Hebomoia glaucippe butterfly & Conus sea snail
Protein profiling has revealed the presence of glacontryphan-M, a peptide toxin identified only in the sea snail genus Conus, in the wings of Hebomoia glaucippe (HG). The wings and body of HG were homogenized and the proteins were extracted and analyzed by 2D gel electrophoresis with subsequent in-gel digestion. Posttranslational protein modifications were detected and analyzed by nano–LC-MS/MS. An antibody was generated against glacontryphan-M, and protein extracts from the wings of HG samples from Malaysia, Indonesia, and the Philippines were tested by immunoblotting. Glacontryphan-M was unambiguously identified in the wings of HG containing the following posttranslational protein modifications: monoglutamylation at E55, methylation at E53, quinone modification at W61, cyanylation at C56, and amidation of the C terminus at G63. Immunoblotting revealed the presence of the toxin in the wings of HG from all origins, showing a single band for glacontryphan-M in HG samples from Malaysia and Philippines and a double band in HG samples from Indonesia. Intriguingly, sequence analysis indicated that the Conus glacontryphan is identical to that of HG. The toxin may function as a defense against diverse predators, including ants, mantes, spiders, lizards, green frogs, and birds.
|A Hebomoia glaucippe butterfly from Cameron Highlands, Malaysia. Researchers report on Oct. 15, 2012, in the journal PNAS, that they have found a toxin previously only known in a sea snail in the wings of this butterfly. |
An Asian butterfly's white wings tipped with vibrant red-orange are not only eye catching, they contain a poison, scientists have found.
They share this venom with an unlikely counterpart: predatory sea snails, which harpoon their prey to inject a cocktail of paralyzing venoms, including this one.
The butterfly, Hebomoia glaucippe, likely uses the toxin as a defense rather than a weapon, writes the Austrian research team, noting that many of the butterfly's predators, including birds, ants and the orchid mantis, avoid the wings. Hungry geckos, however, may not be bothered by it, because they eat the entire animal, wings and all, they add.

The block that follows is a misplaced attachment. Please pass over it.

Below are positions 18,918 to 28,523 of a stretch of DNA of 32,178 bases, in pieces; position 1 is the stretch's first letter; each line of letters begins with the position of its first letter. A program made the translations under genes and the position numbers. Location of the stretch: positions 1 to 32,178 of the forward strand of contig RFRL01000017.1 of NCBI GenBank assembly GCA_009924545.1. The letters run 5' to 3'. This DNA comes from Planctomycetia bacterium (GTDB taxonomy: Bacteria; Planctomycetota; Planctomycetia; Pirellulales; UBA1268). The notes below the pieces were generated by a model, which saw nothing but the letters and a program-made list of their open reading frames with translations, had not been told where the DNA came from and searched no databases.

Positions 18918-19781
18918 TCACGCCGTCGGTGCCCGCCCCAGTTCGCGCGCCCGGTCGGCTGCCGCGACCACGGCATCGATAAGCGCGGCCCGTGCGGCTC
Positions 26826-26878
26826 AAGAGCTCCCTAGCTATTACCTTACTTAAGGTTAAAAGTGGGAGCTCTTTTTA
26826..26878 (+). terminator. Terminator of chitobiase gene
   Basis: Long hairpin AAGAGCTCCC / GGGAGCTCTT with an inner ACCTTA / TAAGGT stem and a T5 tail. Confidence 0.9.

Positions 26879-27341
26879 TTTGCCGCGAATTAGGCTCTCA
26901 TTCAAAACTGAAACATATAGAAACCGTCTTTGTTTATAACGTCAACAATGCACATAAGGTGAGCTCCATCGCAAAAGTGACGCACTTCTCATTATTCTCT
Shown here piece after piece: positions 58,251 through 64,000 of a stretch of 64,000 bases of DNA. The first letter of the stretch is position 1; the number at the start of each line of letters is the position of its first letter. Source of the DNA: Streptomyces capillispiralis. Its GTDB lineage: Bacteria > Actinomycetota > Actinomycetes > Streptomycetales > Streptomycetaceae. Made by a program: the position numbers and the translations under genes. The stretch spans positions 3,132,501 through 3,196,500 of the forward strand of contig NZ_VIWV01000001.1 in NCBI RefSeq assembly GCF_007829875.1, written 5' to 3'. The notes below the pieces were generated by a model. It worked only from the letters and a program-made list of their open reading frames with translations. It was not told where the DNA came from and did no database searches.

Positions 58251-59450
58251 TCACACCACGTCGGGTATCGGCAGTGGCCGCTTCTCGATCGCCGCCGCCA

The team analyzed the proteins from the bodies and wings of H. glaucippe butterflies collected from multiple locations in southeastern Asia, finding a relatively high abundance of the toxin called glacontryphan-M. This toxin has so far only been found in the sea snail species Conus marmoreus, commonly known as the marble cone snail.
The researchers write they are now examining samples of the butterfly collected elsewhere for the toxin and looking at other toxic animals for clues as to the evolutionary reason a butterfly and sea snail share an identical toxin.
The study was published online today (Oct. 15) in the journal Proceedings of the National Academy of Sciences.
Narkhyun Baea, Lin Lia, Martin Lodlb, and Gert Lubeca. 2012. Peptide toxin glacontryphan-M is present in the wings of the butterfly Hebomoia glaucippe (Linnaeus, 1758) (Lepidoptera: Pieridae) www.pnas.org/cgi/doi/10.1073/pnas.1209632109
ผีเสื้อปลายปีกส้มใหญ่ (The Great Orange Tip)
Tropical Butterfly with sea snail venom [in Korean] http://ecotopia.hani.co.kr/60769 @eco_think
Beautiful Butterfly Wings Hold Sea Snail's Toxin http://www.livescience.com/23988-butterfly-wings-sea-snail-toxin.html via @LiveScience